Reconstruction of Belzec

4.5 - The SS Billeting Area

The German staff of Belzec had their living and messing quarters about half a kilometer northwest of the camp. The location relative to the extermination camp is shown in Overview Figure 4.0.2 Their billets were on the west side of the Lemburg Road, directly across the railroad tracks from the locomotive roundhouse (see Figure 4.1.1 and Figure 4.1.2).
Figure 4.5.1 shows the SS billeting area in detail. The site was likely commandeered from its original Polish owners. The inset photograph reveals that in 1940, there were two houses, one with a formal walled garden. The latter became the Belzec Commandantís residence, where Christian Wirth and then Gottleib Herring lived. The other house is believed to have been converted into a combination of day room and officerís quarters. This conclusion is based on the presence of a large barracks building (annotation 1 in Figure 4.5.1), which was probably built by the Germans to replace a smaller prewar structure on the same site (cf., inset). The size of this building, 28 x 11.6 meters, would be large enough to house 20 NCOs in private rooms and 40 if they doubled up.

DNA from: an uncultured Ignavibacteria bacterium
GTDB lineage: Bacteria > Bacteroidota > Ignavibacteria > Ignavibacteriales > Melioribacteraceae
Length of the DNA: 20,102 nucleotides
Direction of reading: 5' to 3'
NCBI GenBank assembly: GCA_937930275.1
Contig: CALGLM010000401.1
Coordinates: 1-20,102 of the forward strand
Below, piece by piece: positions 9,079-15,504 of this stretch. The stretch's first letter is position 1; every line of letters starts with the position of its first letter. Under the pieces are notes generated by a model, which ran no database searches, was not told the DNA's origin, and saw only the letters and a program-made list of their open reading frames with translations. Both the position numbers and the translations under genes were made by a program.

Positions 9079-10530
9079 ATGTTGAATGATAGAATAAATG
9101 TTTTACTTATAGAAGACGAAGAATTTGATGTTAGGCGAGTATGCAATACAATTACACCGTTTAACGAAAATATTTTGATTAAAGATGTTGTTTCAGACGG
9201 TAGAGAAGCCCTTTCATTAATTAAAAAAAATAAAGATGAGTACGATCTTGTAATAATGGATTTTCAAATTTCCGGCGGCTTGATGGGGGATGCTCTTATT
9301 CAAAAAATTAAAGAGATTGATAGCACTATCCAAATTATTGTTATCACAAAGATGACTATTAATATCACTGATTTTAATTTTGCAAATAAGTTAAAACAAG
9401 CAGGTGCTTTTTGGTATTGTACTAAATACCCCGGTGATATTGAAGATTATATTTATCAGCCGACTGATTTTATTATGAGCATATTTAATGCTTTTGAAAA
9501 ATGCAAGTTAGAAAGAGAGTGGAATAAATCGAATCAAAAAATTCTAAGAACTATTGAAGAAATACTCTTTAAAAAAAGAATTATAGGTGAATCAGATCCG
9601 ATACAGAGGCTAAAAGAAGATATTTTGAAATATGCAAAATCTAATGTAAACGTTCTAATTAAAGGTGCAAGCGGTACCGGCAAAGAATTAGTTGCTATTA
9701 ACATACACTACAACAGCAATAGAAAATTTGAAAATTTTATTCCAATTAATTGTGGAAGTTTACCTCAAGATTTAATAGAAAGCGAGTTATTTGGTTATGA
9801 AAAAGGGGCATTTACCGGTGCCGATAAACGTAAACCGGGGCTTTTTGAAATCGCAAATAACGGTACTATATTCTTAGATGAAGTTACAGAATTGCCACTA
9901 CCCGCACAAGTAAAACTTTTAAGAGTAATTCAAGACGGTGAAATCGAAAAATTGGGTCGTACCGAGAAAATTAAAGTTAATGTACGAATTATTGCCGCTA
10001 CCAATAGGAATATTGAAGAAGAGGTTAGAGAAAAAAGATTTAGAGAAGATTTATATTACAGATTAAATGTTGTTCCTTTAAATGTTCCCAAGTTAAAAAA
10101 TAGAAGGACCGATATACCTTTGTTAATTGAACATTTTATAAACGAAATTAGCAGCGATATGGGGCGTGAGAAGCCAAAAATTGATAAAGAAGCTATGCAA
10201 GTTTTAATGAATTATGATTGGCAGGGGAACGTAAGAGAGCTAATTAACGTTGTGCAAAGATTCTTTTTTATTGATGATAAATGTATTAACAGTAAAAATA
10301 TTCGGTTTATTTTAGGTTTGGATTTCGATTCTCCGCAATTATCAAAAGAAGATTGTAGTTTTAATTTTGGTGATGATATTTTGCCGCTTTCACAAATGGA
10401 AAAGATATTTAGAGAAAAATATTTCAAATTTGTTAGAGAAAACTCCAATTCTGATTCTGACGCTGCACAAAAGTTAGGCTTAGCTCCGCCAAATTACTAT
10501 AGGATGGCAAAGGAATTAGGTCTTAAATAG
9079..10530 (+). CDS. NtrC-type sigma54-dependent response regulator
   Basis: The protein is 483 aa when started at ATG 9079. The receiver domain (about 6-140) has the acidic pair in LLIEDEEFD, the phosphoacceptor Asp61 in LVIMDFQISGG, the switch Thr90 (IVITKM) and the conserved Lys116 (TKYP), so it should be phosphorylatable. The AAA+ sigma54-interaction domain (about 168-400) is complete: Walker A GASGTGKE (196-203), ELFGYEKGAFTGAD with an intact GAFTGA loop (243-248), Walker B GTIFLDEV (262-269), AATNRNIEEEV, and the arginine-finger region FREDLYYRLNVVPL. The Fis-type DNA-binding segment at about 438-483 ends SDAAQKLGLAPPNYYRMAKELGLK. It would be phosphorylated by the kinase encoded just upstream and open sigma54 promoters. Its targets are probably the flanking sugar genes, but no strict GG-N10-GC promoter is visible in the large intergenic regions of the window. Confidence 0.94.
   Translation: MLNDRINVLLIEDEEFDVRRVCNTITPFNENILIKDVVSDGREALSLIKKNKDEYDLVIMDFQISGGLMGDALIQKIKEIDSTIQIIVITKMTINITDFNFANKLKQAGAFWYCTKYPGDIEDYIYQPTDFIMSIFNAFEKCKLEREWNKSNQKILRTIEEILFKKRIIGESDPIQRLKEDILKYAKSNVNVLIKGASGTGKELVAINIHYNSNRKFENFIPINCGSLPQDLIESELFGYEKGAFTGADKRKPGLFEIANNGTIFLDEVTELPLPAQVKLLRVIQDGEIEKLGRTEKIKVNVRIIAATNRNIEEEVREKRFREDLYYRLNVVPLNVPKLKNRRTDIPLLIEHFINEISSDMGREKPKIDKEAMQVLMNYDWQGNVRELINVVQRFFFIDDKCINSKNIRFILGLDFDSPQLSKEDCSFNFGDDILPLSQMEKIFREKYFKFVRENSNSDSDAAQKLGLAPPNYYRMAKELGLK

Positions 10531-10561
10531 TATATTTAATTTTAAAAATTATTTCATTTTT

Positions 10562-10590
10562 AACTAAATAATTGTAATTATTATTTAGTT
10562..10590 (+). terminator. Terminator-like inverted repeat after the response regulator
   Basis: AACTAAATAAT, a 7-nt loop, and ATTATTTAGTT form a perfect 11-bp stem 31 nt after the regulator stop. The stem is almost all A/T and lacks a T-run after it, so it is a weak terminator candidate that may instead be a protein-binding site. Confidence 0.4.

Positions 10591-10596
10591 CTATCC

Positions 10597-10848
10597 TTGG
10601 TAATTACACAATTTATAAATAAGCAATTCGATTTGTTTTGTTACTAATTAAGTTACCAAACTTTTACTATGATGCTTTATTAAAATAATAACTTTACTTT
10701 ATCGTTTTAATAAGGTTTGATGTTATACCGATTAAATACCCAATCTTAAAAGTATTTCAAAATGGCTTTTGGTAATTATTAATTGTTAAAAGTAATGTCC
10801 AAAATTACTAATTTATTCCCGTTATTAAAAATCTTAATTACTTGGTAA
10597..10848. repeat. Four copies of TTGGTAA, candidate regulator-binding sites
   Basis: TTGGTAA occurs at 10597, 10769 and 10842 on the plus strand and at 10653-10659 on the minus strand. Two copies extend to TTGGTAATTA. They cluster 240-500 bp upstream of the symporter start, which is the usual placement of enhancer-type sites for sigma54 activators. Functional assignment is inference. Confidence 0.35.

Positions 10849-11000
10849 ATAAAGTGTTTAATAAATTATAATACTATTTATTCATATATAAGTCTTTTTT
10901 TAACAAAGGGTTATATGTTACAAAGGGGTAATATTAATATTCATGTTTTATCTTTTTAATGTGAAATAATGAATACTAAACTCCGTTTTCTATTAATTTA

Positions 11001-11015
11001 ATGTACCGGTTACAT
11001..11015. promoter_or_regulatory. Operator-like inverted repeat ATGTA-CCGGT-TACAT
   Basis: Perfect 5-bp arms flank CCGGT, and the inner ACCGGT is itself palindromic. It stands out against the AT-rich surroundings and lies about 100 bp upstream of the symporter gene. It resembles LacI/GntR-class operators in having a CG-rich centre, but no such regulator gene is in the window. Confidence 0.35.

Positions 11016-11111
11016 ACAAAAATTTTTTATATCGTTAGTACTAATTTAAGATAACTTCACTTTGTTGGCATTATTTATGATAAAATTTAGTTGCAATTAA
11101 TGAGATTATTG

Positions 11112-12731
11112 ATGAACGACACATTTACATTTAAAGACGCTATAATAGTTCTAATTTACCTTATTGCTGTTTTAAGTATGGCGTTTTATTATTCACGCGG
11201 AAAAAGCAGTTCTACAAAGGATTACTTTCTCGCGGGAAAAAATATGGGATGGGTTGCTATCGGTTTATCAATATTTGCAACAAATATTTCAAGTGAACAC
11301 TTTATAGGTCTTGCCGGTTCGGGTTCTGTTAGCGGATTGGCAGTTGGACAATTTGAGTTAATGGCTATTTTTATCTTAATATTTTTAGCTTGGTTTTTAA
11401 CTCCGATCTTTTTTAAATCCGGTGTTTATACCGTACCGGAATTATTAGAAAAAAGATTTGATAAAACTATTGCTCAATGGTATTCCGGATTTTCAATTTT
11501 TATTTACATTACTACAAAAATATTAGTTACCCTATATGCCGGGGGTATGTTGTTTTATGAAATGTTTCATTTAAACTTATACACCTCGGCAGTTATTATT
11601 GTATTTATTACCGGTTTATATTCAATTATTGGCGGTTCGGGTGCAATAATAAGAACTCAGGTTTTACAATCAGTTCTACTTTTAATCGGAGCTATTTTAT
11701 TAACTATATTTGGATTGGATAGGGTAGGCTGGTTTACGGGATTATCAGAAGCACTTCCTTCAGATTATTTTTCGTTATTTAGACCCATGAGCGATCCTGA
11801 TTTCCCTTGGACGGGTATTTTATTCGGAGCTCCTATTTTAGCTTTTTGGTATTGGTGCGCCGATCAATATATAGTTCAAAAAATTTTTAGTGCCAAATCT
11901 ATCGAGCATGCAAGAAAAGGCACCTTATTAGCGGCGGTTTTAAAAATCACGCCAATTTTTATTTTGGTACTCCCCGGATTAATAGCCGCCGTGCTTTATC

Figure 4.5.2 is a modern picture of the former Commandantís house. In the background is the other house. To the right is the location of the garden seen on the WWII aerial photos, which appears to still be devoted to this use.

A nearly identical view of this house was taken in 1942 (see Figure 4.5.3). In that picture, the SS contingent is posed in formation before the house, and in the back of the barracks buildings.

Index
Next